Image by djwudi via FlickrWho would have thought that an HVAC supplier in the sleepy city of Seattle, Wash., would lead the nation in facilities management services and environmentally responsible policies?
The team at McKinstry surely didn’t have that in mind when they launched in 1960. But they knew that two things would keep them relevant to the future of the building industry: holistic thinking and relationships.
“The greatest efficiencies in a building come not from how its built, but how it’s operated,” states David Allen, Executive VP of McKinstry. They found that by focusing just on the construction phase, they were leaving the clients without the resources and support to ensure ongoing efficiencies and maximization of resources. But to live up to their positioning of “for the life of your building” means moving to a relationship-based client engagement in a traditionally transaction-based industry.
“Focusing on relationships means that you grow slower,” says Ash Awad, VP of Energy and Facility Solutions. Of course, you wouldn’t notice that from the exceptional rate of growth McKinstry has seen, even with the economic downturn. With revenues in excess of $400 million in 2008, expect to see this company’s revenues hit $1 billion in the next few years.
And how are they doing this? McKinstry’s Strategy String focuses on their people. “We have exceptional people here,” says Awad. “We focus on their needs, and the needs of our clients.” The leadership at McKinstry knows that if you want to attract and retain the best in talent and clients, you always have to give the best of yourself.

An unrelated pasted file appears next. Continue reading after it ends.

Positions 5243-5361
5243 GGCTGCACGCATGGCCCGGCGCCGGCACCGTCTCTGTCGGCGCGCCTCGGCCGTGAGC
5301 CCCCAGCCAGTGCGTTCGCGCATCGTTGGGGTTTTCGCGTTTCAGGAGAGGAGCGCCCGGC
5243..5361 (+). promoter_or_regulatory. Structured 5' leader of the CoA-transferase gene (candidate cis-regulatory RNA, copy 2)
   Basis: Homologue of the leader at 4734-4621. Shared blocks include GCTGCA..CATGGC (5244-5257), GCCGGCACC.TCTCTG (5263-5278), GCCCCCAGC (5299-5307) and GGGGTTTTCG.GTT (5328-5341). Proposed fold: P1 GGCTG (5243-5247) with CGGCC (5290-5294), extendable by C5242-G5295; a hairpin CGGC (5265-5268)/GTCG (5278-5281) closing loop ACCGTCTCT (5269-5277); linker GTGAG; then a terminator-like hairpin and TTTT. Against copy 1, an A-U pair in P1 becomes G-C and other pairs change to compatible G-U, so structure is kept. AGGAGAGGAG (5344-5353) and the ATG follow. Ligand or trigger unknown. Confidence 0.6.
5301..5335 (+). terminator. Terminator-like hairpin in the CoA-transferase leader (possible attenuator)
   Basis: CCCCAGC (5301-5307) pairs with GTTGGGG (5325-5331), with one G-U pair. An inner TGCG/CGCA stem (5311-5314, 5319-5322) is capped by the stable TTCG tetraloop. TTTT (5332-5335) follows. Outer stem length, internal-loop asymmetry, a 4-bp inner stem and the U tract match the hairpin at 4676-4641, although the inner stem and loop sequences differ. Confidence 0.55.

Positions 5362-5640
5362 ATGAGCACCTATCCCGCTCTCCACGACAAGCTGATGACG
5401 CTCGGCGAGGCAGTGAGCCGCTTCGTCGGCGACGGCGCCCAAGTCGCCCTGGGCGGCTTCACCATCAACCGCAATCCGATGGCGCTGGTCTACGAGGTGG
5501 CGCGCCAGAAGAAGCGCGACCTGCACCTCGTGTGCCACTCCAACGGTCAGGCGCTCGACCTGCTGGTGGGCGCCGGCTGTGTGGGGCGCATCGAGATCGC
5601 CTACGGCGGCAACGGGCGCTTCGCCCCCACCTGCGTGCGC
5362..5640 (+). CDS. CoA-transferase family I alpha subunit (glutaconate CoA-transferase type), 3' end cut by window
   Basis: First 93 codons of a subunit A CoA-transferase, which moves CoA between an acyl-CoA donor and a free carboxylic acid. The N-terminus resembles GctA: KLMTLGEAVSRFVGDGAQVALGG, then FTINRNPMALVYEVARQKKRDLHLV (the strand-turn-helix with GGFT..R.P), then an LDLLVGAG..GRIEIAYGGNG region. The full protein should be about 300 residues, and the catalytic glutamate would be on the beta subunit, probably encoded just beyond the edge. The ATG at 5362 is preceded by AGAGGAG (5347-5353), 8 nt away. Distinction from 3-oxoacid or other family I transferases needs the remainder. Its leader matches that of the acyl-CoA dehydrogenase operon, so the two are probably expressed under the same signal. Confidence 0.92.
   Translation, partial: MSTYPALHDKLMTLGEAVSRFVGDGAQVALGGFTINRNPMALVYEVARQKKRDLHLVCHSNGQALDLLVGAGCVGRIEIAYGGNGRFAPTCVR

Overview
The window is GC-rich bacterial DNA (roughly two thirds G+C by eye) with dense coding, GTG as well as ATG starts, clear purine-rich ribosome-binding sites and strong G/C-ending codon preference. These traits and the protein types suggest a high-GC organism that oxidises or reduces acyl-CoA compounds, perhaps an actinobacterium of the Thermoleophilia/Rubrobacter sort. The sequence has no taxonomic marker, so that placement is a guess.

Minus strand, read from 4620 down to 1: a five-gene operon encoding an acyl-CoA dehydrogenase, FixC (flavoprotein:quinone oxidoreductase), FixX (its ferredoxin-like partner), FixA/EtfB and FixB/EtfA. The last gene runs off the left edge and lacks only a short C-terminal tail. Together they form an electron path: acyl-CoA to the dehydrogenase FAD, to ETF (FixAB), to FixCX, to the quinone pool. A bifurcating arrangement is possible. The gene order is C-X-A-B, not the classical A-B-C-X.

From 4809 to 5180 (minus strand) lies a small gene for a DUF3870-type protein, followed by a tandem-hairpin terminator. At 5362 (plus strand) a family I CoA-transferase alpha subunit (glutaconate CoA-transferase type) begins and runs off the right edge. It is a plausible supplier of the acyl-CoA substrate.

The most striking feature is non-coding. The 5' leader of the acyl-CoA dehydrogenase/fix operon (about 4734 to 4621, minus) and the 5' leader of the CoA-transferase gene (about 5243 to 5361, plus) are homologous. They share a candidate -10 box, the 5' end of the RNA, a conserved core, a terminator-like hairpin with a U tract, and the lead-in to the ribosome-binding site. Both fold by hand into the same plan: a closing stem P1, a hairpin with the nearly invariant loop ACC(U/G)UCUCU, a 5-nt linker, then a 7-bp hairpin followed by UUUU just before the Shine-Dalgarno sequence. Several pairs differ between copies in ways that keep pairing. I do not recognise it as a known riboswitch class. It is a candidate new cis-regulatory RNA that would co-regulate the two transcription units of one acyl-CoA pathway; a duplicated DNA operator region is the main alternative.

In McKinstry’s Strategy String, the vision and mission combine with people-centric values and positioning based on a holistic approach to building construction and management to create the foundation (see their vision, mission, and values at http://www.mckinstry.com/about
McKinstry’s people-centric Strategy String allows its team members to step forward with ideas and develop innovative new programs and services for its clients. As a result, McKinstry serves as an industry thought leader, influencing policy and direction for a number of local, state, and federal entities around the country. Their values help people see beyond the day-to-day services and think about the impact that their programs will have on people around the world in the future. That’s why they have such a strong thought leadership team on the issues of environmental impact, energy policy, and clean energy job creation.
McKinstry’s commitment to its core belief in collaboration and people weaves a seamless fabric of communication between strategists, integrators, and implementers. Though the traditional enterprise areas of accountability exist, all leaders and upper managers are accessible to everyone else in the organization. This accessibility results in a deep sense of trust between leaders, managers, and workers. And when problems need solving, they pull together the best people -- regardless of title -- to work together as colleagues to find a solution. Titles more represent a person’s expertise and passion than their “level” within the organization.
McKinstry gets it. That’s why they have been repeatedly awarded as one of Washington’s and Idaho’s Best Places to Work. With the Strategy String tying together all areas of its organization, from the reception desk to the engineering lab to the fabrication shop floor, McKinstry leads the construction and facilities management industry in innovation and performance.
Read more about McKinstry’s Core Beliefs http://www.mckinstry.com/core-
Order your copy of The Strategy String at Amazon.com.